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guy_incognito

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Everything posted by guy_incognito

  1. correction, meant to say "are NOT nearly" I miss the ability to edit posts for more than 5 minutes.
  2. What is North America seems to vary on geopolitical bases. As for birders, and specifically at this forum, I think we treat NA basically as the ABA area. I am perfectly fine with this forum being anything not in the ABA. I think it would be much better to place birds from Mexico and Costa Rica in this forum. There really aren't that many of those posts, so I don't think that Costa Rica posts are swamping out the rest, at least certainly not to the same degree that the Costa Rica posts would surely be swamped out of the main identification forum. Given that many of the US based birders are nearly as familiar with birds outside the ABA, it can take a while to get a response to a non-ABA post, and by that point the post would no longer be one the first page and may never be seen. Whereas on this page, you'll see that the first page of this forum still goes back to mid February, so certainly CR isn't swamping out all other posts.
  3. I'd go with Tropical Pewee. I believe that both Eastern and Western Wood-Pewee are possible there, but the primary projection looks rather short and I think it has paler lores, both of which favor Tropical Pewee.
  4. Blue-headed Vireo is quite rare in Costa Rica. Also, the photos really don't look like a vireo for multiple reasons. Just a quick FYI - Paltry Tyrannulet is now known as Mistletoe Tyrannulet in Costa Rica. I believe both photos 1 and 3 are Yellow-olive Flycatchers. Mistletoe Tyrannulet should show a more prominent pale lore and supercilium, and the bill is stubbier. I'm not gonna hazard a guess on #2!
  5. Agree that both are Stout-billed. Here are a couple comparison photos I took from the Antisana area. Stout-billed Cinclodes by mattgrube, on Flickr Chestnut-winged Cinclodes by mattgrube, on Flickr
  6. The Red-flanked Bluetail in Los Angeles! Saw it a couple months ago, but it was extremely difficult to photograph at that time. We got some fantastic views this time. Red-flanked Bluetail by mattgrube, on Flickr
  7. TRIP SUMMARY: In all, we really enjoyed the trip. I had some concerns going in, mainly due to safety issues that non-birding friends had warned me about in Jamaica, and on the birding front about whether we could do it without a guide. I never felt unsafe while in Jamaica. The people were very friendly. Sure, in the towns people are often trying to sell you goods, but we never had any that were overly pushy. Many of the locals out in the rural areas were very friendly. On the birding front we did quite well. In reality we really didn't even need to stay so long. We got all 27 endemics in just 2.5 days! A guide certainly might have helped for some of those endemics, and surely we would have seen a few more non-endemics birds. We never saw a Northern Potoo (wouldn't be a lifer), but I'm sure a local guide would know exactly where a reliable day roost is. Perhaps we might have had better luck with Bahama Mockingbird and West Indian Whistling-Duck? Overall, no regrets. It often is a lot of fun to just be out birding with your friends! If you are out for pure numbers of birds, smaller islands will never be your best bang for the buck. However, they offer up birds that are just not present anywhere else, and sometimes in a relatively high concentration. Anyone who plans on doing even a moderate amount of traveling to see birds will want to hit up the Caribbean. Species total - 132 Endemic species - 27 of 27 Caribbean/Bahamas endemics - 39 Native lifers - 40 Introduced lifers (presumably countable) - 3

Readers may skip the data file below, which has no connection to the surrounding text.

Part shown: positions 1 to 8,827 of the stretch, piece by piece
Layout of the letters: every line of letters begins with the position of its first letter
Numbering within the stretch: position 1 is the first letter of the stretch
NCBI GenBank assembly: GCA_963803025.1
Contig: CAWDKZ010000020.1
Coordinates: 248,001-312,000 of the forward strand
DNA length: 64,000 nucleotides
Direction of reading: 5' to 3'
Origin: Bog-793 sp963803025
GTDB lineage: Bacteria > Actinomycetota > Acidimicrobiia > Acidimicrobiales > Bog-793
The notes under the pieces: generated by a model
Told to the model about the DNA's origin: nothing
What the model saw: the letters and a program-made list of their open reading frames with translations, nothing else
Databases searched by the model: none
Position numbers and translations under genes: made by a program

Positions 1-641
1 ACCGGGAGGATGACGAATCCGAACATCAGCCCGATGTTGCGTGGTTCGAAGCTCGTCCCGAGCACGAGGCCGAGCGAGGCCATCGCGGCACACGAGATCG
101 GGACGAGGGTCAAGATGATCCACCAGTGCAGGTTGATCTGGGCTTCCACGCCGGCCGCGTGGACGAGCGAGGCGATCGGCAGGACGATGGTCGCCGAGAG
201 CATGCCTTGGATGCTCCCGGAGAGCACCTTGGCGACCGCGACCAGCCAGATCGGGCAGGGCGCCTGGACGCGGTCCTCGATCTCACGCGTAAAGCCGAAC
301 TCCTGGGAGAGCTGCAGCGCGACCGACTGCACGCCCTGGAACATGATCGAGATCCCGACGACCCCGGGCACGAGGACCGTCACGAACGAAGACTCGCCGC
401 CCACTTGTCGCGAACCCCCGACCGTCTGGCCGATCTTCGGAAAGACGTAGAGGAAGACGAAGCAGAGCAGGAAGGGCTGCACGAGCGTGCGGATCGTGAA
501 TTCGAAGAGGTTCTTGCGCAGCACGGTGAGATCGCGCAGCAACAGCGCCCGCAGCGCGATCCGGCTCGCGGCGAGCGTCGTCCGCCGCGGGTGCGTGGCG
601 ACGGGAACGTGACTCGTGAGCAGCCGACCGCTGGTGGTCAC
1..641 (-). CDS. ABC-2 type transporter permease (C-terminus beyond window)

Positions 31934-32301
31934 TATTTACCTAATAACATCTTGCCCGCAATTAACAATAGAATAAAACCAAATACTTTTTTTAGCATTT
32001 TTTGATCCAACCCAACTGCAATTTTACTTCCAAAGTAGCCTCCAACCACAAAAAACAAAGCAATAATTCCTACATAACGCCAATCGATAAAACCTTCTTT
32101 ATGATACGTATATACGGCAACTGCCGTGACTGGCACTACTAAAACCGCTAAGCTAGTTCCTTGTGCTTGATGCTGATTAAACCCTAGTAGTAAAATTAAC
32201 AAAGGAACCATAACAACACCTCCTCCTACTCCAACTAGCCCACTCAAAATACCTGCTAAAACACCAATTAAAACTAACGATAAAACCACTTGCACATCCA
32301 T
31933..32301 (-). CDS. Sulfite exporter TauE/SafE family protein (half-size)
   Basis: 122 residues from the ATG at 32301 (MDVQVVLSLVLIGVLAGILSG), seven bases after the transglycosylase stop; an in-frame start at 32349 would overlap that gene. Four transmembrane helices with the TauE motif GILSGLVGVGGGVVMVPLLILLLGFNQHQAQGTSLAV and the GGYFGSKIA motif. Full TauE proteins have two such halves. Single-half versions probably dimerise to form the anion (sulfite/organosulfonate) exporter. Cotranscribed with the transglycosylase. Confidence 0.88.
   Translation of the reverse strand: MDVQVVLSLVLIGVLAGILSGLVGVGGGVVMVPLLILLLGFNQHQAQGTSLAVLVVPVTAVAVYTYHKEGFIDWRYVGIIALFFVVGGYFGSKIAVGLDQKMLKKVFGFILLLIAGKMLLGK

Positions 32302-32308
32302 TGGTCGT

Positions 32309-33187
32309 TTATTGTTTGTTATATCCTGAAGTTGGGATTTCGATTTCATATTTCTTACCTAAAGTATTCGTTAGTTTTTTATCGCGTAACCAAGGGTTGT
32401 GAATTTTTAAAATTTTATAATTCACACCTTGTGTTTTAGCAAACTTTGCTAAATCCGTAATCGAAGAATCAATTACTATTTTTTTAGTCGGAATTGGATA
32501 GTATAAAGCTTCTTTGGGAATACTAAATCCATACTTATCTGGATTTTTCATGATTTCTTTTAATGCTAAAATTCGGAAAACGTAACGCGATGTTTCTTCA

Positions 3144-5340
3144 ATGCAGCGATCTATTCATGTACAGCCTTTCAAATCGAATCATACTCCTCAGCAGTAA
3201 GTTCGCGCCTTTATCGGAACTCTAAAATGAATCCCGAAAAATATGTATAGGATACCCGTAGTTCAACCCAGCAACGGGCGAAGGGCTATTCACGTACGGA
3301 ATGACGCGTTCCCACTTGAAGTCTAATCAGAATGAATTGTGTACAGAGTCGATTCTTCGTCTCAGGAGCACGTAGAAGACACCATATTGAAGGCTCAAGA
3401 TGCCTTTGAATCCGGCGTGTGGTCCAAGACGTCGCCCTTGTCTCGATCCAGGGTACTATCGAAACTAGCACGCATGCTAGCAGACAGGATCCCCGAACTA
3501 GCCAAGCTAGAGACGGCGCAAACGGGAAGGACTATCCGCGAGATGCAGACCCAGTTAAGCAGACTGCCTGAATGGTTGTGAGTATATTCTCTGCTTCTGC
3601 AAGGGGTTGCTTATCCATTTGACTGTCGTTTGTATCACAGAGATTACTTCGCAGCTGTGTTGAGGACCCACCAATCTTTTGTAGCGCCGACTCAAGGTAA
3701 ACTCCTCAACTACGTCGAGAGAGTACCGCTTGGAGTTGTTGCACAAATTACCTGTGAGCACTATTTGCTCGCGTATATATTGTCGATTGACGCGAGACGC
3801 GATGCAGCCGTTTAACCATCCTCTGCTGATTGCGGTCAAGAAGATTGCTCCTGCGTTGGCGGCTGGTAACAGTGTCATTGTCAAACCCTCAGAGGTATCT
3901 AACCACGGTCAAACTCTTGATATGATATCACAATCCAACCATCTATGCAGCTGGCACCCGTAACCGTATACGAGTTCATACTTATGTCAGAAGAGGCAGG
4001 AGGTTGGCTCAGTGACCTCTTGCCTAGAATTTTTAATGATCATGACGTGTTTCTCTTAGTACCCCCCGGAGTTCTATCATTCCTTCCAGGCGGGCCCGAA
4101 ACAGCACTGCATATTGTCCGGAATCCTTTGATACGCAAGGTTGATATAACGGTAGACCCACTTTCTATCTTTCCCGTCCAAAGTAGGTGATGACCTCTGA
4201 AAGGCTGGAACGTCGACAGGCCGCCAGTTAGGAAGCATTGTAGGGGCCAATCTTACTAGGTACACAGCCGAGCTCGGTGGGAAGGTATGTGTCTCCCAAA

8. For our final half day in Jamaica we decided to get back to "better" Jamaican birding, looking for the endemics, rather than fruitlessly trying to find that duck. On our first day we went to Stewart Town in the afternoon and enjoyed it, so we thought it might be worth going back there and see what it is like. We would also have more time to explore into new areas. There was also one target to look for. In all, we did rather well and saw 21 of the 27 endemics (plus the near-endemic Jamaican Oriole). We did end up seeing distant Green-rumped Parrotlets, which are introduced to Jamaica. Some of the highlights were great looks at a male Jamaican Becard, a ridiculously cooperative Rufous-tailed Flycatcher (earning its local name of Big Tom Fool), and a very close Jamaica Elaenia. A Ruddy Quail-Dove flushed from right in front of us and was never seen again, which is unfortunately how we saw all of them during the trip. Yellow-billed Parrot by mattgrube, on Flickr Rufous-tailed Flycatcher by mattgrube, on Flickr Rufous-tailed Flycatcher by mattgrube, on Flickr Jamaican Becard by mattgrube, on Flickr Jamaican Becard by mattgrube, on Flickr Arrowhead Warbler by mattgrube, on Flickr Jamaican Elaenia by mattgrube, on Flickr Many additional photos are in the eBird checklist: https://ebird.org/view/checklist/S52301278 On the drive back to Montego Bay to catch our flight we made a quick roadside stop at the beach and connected with some Ruddy Turnstones which we had somehow managed to miss up to that point. Of course the airlines weren't gonna let us get home without any delays. Flying into Jamaica we were delayed because they put in too much fuel, well, this time we were delayed because they had not put enough in. Luckily we had a long enough connect in Miami that we were there in time. No matter, though, because that flight ended up getting delayed by about two hours since they needed to change a tire. What luck, all 4 of our flight segments were delayed by mechanical issues or human error.